Last month’s bombing in Manhattan’s downtown Chelsea neighborhood led to Governor Cuomo’s call-up of an additional 1,000 NY State and National Guardsmen. If you used major New York City transit hubs like Penn Station and Grand Central Terminal in the days following the Sept. 17 explosion, the presence of these military and law enforcement members was no small comfort.
The National Guard’s activation also led to my activation & deployment at Camp Smith, in Northern Westchester, with the New York Guard, which augments and supports the NY National Guard. My activation led to me taking a few days away from my regular day-to-day job on the NYPA Digital Communications team. That’s me in the photo, at the far left, taken at an August recruiting event at Stewart International Airport during the annual air show.
I was assigned with other New York Guardsmen to work with the National Guard and other military units from the Army and Air Force, rotating into Camp Smith and then deployed down to Manhattan. We were assigned to Range Control, assisting with rifle qualifications at Camp Smith’s ranges, traffic control, mess duty and security.
Some of the National Guard units that were activated had not fired a weapon in more than a year, so it was important that they went through target practice to make sure that the troops would be fully effective in real-life situations.
The New York Guard is a state volunteer emergency response force, augmenting and supporting the New York National Guard with manpower and skills. Its mobilization last month was the first time it had been activated in response to an emergency event since Superstorm Sandy in October 2012.
I was proud to be able to support New York State’s response to the Manhattan bombing. All of us who were activated & deployed last month took the situation and our responsibilities very seriously.
I’ve always wanted to have some involvement with the military. Both of my grandfathers served in World War II—one in the Pacific and the other in North Africa, Sicily and Italy—so I have that in my family background and hold the armed services in the highest regard. My father-in-law also served for many years in the U.S. Army Reserve and retired as a Lieutenant Colonel, with many years of service at West Point, so you can say that I am part of a military family as well. At 42 years old I have been in the New York Guard since 2013, and just re-enlisted for another three years. Right now my rank is Specialist, Grade E-4.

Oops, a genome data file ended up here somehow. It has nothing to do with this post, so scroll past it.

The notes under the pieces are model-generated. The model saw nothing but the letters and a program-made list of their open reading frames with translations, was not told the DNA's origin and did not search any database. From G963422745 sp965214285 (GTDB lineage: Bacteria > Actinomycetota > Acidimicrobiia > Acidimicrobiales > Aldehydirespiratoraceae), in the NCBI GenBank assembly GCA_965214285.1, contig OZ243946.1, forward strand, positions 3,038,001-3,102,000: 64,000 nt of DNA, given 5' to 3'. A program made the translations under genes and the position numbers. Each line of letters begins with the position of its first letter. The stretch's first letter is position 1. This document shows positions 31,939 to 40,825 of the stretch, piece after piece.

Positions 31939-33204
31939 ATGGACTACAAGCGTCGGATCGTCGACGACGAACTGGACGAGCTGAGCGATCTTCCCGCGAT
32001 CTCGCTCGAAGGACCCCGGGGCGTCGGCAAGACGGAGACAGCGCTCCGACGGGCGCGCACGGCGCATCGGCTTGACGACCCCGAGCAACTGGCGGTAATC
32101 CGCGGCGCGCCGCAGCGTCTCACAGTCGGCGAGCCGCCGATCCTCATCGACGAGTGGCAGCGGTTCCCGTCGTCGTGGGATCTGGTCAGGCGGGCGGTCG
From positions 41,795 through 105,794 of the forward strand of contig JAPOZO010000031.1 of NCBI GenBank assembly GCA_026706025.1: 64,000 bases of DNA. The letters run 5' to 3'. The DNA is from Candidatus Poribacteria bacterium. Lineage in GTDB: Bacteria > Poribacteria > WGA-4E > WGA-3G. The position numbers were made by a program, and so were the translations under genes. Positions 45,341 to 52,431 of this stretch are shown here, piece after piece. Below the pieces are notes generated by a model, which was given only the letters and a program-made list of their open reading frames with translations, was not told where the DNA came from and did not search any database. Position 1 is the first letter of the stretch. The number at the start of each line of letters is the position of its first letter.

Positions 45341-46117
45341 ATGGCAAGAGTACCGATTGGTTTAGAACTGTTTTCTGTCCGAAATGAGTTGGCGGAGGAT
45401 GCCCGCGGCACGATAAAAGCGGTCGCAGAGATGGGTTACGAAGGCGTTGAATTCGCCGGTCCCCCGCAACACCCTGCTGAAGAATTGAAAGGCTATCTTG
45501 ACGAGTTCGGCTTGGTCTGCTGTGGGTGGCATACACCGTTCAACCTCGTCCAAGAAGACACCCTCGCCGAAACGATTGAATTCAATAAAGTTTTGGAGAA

The New York Guard is different from the New York National Guard in that NYG units cannot be deployed outside New York State. My unit, the 56th Brigade, has experience in Military Emergency Management, Force Protection, Traffic Control and other military specialties.
It has been a great experience. The members of my guard unit are great, salt of the earth types—a great bunch of people—and I’ve learned a lot, especially about military emergency management preparedness for any one of a number of disasters.
While I’ve only been mobilized once during the last three years, my service commitment involves both weeknight and weekend duty at Camp Smith several times a month, with traffic and security responsibilities, administrative juggling work and family, but everyone pulls together and to make it happen, and I get to fulfill my desire to serve in the military and do some good for New York.
On the work end of things, New York State Military Law allows for state employees engaged in military service to be absent from work for up to 30 days military leave without affecting their salary or other compensation. NYPA and my department—Corporate Communications—have been nothing but supportive of my service in the New York Guard. It’s made a big difference and I’m very grateful for the backing that I’ve received.